After an exhaustive two hour and 30 minute action-packed rally, American junior, Michael Mmoh (No. 10), was knocked out in the first round against unranked, Yunseong Chung, from Korea at the 2014 US Open Junior Boys’ Singles.
Mmoh dominated the first set but suddenly the 90-degree Fahrenheit weather and his frustration with play calling, combined with a persistent comeback from Chung got the best of him and he lost, 3-6, 6-3, 7-6.
The 16-year-old Mmoh explained his perspective on playing at the junior level.
“I felt a lot of pressure today. My other friends are rivals and have won so you don’t want to be left behind, kind of in the dust. Because I was the 10th seed here, obviously, I was supposed to do better than losing first round,” says Mmoh.
One of Mmoh’s closest friends, Francis Tiafoe, No. 1, is among one of his rivals in the junior singles circuit.
“There’s also a different mentality when you’re playing them (professional level players). There’s no pressure, just playing the game to your fullest, compared to juniors where there are high expectations. It’s different and it’s amazing how much (your play) can change with pressure and without pressure,” Mmoh says after experiencing a minor dosage of what will come in the near future as he prepares to perform in the pro circuit.
“Two years ago I played US Open Juniors. I won a round, and same thing back then, no pressure. I was playing and going for everything and believing in everything. It’s just different. It’s good for me though, experiencing the pressure because if I do make it to the top then obviously the pressure is ten times more.”
Right now Mmoh is focusing on performing in the pro circuit and looks up to Frenchman pro, Gael Monfils.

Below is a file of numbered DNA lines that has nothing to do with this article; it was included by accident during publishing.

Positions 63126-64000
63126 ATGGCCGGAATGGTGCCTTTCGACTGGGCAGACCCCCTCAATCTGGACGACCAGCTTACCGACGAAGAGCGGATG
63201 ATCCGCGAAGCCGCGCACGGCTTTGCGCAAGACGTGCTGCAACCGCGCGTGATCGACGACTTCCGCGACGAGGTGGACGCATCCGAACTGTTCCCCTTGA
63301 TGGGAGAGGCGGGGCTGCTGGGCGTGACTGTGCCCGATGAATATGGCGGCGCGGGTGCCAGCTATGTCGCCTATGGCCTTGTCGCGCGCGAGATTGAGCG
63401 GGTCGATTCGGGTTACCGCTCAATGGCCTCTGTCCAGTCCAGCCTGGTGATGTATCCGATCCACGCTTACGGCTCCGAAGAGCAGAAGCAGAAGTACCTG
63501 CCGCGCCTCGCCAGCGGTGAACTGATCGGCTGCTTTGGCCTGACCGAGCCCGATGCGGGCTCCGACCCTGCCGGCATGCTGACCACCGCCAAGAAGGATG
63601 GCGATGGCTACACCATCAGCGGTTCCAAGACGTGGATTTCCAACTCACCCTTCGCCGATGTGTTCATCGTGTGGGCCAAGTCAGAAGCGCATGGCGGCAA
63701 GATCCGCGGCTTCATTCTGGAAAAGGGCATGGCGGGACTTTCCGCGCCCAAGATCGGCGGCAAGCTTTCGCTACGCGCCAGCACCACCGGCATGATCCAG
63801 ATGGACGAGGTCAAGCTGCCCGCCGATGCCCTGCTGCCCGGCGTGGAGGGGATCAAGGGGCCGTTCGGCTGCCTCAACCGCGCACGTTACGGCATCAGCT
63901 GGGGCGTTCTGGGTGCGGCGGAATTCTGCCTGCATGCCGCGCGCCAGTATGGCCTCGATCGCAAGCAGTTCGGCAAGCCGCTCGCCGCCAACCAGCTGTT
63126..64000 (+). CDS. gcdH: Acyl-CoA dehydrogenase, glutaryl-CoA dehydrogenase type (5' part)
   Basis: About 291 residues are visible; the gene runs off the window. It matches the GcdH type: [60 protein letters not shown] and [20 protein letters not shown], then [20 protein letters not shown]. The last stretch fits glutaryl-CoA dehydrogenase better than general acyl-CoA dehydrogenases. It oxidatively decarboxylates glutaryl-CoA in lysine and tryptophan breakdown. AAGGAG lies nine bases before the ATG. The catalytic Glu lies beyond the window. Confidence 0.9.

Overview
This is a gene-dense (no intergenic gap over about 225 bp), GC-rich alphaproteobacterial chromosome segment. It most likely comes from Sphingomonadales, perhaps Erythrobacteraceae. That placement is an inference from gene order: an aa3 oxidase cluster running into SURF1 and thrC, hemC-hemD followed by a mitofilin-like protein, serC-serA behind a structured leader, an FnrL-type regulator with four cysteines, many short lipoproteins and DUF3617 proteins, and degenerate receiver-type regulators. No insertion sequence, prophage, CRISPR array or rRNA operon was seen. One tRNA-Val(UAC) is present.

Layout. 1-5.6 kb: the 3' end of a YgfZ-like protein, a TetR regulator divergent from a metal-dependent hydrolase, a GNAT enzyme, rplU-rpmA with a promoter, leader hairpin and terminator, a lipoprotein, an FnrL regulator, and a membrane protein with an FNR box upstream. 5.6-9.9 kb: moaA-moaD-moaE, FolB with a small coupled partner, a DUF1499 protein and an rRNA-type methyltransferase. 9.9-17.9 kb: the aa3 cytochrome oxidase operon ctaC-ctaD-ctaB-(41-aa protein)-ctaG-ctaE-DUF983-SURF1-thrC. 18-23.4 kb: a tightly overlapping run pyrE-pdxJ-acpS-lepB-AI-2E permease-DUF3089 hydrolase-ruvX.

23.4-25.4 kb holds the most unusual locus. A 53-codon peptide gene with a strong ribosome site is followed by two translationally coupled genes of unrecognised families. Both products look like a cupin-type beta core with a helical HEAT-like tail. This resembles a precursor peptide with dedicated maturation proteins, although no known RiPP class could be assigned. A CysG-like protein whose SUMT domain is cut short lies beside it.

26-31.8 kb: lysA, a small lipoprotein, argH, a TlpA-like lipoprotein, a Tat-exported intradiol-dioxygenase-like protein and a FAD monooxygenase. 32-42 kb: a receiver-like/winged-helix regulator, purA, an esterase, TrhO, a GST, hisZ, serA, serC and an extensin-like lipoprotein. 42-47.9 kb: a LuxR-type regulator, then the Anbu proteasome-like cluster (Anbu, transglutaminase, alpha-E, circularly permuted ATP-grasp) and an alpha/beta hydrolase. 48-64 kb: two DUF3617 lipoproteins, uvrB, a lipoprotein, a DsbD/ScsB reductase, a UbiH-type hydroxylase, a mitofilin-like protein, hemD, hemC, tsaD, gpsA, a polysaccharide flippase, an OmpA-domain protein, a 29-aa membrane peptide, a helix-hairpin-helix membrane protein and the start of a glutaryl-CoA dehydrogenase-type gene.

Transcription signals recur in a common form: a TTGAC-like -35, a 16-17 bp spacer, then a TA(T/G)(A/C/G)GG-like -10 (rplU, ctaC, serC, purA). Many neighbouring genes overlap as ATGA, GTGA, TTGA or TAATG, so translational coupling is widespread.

“I like his personality and I think we have a similar game,” says Mmoh with a smile on his face.
Mmoh and Monfils have a strong serve, forehand, and a similar sliding technique. Mmoh’s, 190 lbs, 6’0” stature and power should be advantageous in the pro circuit. He’s been training at IMG Academy, led by Nick Bollettieri, the legend who helped produce US tennis great Andre Agassi.
But will college ever be a part of Mmoh’s future? “Right now, no. I really love the sport of tennis,” Mmoh says with certainty.
Mmoh's three older siblings graduated from the University of Maryland and he visited the campus several times, yet becoming a professional tennis player is his primary focus.
“College is nice but I don’t want to get distracted. I especially don’t want the social life to affect my tennis game. I want to be a pro.”
His peer, Noah Rubin, who was a wildcard in the 2014 US Open, entered his freshman year at Wake Forest University with a scholarship where his schedule allow shim to play pro events. After Rubin completes his freshman year he is able to leave the university and return at any time to complete his degree.
Mmoh wasn’t completely aware of that type of collegiate path and said he would have to investigate more on how collegiate tennis could help leverage his professional career.
“You never know what may happen two years from now but right now I am focusing on tennis,” continues Mmoh.
Mmoh could easily fit into a business school given his entrepreneurial experience since he created a mobile app at the age of 13 named 'Over-snow'.
It’s a game where you tap away falling snowflakes before they reach the ground. It is useful to enhance hand-eye coordination.
“For now nothing really grabs my attention,” Mmoh says in terms of a future career outside of tennis. Like many athletes, or anyone in general, you can never catch him without wearing his red, 'Beats by Dre' headphones.
“But maybe it would be really good to be the owner of Beats,” chuckles Mmoh while glancing at his headphones.Mmoh the son of former ATP pro and Nigerian Olympian, Tony Mmoh, and coached by former ATP pro Glenn Weiner, Michael is making moves to play professional events regularly.
Two years is a long time for Mmoh to evaluate whether or not he plans to attend college. For now, he’ll continue to develop his game– especially mentally like he referenced, and go to Futures tournaments and increase his ATP ranking.
Update: On October 26, 2014, Mmoh achieved a career milestone and made tennis history by winning his first professional tournament title at the City of Brownsville Men’s Pro Tennis Classic in Brownsville, Texas. He is the youngest player to win a USTA men’s Pro Circuit event since Rhyne Williams who won the Pittsburgh Futures in 2007.